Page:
The Seven Deadly are probably the most interesting characters you will meet on your journey through a ravaged Earth. Each one embodies a deadly sin completely, from the massive beetle Sloth that has a throne on the back of his slaves, his body moving so little that he has slowly become a part of his own throne, to the near Angelic looking Pride, who throws insult after insult in Fury’s teeth, hiding behind what seems to be an impenetrable barrier. Sadly despite their designs being fun and interesting, fighting most of them is really boring. Almost every enemy is just a sponge that requires you to pummel them again and again and again as they repeat the same two or three attacks until you eventually whittle their health to zero, at which point the fall over. Gone are the mighty feats of strength of War, or the cold, calculated reaping of Death, complete with flashy attacks. Fury’s fights end up feeling rather samey and boring, with no weight behind her attacks, no big killing moves or transitions to other phases when fighting a boss. Instead, it is a bit of a mad dance, because your health pool is tiny compared to everyone else. Even against normal enemies and with level-up points in vitality, Fury feels like wet tissue paper. To compensate for this you have more healing items and if you die, you revive at Vulgrim and can go get the souls you dropped back from where you met your end.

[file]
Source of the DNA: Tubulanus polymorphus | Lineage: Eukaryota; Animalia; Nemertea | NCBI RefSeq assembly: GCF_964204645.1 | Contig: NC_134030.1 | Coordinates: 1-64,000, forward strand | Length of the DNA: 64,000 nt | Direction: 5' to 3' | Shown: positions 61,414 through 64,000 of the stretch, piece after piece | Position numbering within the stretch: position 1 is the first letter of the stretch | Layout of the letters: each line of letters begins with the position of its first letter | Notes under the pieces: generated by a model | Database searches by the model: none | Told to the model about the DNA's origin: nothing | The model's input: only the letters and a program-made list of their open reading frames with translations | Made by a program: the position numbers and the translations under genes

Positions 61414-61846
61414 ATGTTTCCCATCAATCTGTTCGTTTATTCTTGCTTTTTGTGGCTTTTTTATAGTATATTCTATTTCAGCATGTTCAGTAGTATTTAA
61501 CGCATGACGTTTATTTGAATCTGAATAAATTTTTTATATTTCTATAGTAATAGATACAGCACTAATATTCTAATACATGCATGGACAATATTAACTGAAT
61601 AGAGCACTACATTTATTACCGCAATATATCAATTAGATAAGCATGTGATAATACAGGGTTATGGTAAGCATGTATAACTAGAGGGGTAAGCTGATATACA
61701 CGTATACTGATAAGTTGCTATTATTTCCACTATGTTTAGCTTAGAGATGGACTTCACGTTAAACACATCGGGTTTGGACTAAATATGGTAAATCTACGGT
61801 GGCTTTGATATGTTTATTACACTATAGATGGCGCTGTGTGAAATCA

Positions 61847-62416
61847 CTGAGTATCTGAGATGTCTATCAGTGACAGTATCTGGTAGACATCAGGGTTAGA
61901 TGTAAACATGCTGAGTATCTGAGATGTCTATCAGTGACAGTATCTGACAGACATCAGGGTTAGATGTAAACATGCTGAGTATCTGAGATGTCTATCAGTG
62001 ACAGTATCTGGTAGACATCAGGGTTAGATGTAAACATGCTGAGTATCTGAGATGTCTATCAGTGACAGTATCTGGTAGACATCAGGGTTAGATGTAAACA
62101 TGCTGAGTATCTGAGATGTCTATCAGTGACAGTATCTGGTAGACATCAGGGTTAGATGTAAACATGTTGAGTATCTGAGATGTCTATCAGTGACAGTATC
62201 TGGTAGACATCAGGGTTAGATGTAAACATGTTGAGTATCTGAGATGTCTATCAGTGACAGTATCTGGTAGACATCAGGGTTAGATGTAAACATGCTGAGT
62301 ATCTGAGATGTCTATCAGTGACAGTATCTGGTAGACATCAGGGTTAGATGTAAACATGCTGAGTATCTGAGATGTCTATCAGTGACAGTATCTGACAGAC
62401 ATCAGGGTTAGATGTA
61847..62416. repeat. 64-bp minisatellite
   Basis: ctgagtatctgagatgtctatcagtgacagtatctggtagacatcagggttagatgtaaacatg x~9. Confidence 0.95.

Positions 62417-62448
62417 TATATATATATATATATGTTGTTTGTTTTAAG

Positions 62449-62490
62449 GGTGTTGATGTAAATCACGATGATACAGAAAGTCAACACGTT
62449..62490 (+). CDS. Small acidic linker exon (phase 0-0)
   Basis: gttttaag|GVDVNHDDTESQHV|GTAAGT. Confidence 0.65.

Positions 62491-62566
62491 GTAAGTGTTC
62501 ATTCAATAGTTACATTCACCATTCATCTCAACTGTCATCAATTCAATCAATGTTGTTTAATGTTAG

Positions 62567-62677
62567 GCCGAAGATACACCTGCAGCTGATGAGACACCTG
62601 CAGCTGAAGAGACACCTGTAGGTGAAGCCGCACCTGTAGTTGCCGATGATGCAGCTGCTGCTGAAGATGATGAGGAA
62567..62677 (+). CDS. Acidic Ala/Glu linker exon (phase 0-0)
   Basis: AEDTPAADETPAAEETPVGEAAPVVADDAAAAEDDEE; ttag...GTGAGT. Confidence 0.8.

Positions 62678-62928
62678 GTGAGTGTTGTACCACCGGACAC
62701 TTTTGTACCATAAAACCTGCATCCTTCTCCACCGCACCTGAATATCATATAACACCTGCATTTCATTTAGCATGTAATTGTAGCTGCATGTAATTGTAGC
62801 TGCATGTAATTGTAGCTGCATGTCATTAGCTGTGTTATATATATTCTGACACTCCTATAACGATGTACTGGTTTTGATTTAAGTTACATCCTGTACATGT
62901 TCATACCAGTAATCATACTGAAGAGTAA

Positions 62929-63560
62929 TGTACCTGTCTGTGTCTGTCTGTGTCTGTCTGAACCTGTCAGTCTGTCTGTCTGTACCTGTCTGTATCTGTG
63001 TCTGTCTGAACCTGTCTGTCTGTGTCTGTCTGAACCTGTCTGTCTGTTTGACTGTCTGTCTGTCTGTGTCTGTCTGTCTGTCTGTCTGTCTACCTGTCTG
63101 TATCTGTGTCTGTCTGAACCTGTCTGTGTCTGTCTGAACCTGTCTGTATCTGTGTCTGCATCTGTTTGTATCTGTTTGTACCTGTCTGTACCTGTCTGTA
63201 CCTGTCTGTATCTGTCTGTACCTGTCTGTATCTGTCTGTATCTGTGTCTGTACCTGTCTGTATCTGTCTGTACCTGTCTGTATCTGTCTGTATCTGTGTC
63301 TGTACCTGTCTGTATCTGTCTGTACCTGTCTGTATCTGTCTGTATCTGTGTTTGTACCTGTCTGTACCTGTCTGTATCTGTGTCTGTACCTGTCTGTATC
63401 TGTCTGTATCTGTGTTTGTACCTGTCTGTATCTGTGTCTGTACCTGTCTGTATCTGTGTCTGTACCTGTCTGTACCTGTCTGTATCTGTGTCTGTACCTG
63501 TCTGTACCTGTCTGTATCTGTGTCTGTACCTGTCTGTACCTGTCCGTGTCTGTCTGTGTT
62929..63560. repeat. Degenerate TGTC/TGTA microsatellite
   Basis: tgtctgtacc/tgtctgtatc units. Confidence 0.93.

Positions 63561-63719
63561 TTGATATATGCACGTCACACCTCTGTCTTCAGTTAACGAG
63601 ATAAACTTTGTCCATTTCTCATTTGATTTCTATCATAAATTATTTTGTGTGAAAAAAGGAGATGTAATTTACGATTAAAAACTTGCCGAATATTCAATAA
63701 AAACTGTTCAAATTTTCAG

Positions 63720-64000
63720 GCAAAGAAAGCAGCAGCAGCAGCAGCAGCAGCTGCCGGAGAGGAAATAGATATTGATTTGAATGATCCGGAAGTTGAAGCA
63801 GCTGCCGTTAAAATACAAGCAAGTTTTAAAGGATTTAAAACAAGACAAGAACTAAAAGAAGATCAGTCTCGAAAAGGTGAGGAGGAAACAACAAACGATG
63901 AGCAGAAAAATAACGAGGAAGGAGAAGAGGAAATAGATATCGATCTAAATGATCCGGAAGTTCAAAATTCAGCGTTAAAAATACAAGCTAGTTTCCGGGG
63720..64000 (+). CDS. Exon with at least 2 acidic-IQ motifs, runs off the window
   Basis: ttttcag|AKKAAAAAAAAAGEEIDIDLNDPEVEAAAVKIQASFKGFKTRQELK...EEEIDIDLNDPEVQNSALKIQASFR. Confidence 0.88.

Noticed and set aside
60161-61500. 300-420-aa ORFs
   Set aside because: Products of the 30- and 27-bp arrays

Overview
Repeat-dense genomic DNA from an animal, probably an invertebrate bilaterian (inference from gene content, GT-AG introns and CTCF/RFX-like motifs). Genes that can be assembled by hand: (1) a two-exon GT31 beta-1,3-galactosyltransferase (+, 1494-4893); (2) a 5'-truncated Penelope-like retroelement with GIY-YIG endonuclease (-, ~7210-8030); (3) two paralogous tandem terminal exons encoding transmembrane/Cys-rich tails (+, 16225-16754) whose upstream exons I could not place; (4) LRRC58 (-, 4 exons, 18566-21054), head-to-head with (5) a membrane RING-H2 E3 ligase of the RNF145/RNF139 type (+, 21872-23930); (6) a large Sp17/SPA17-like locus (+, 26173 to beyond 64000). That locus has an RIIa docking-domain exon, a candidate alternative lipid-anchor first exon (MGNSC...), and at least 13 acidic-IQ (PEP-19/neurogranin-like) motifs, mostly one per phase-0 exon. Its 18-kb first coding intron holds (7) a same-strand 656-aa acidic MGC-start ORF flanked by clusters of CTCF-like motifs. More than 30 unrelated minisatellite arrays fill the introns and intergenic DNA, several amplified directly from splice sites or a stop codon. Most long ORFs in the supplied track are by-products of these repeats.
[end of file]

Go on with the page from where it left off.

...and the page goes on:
Simplified, hollow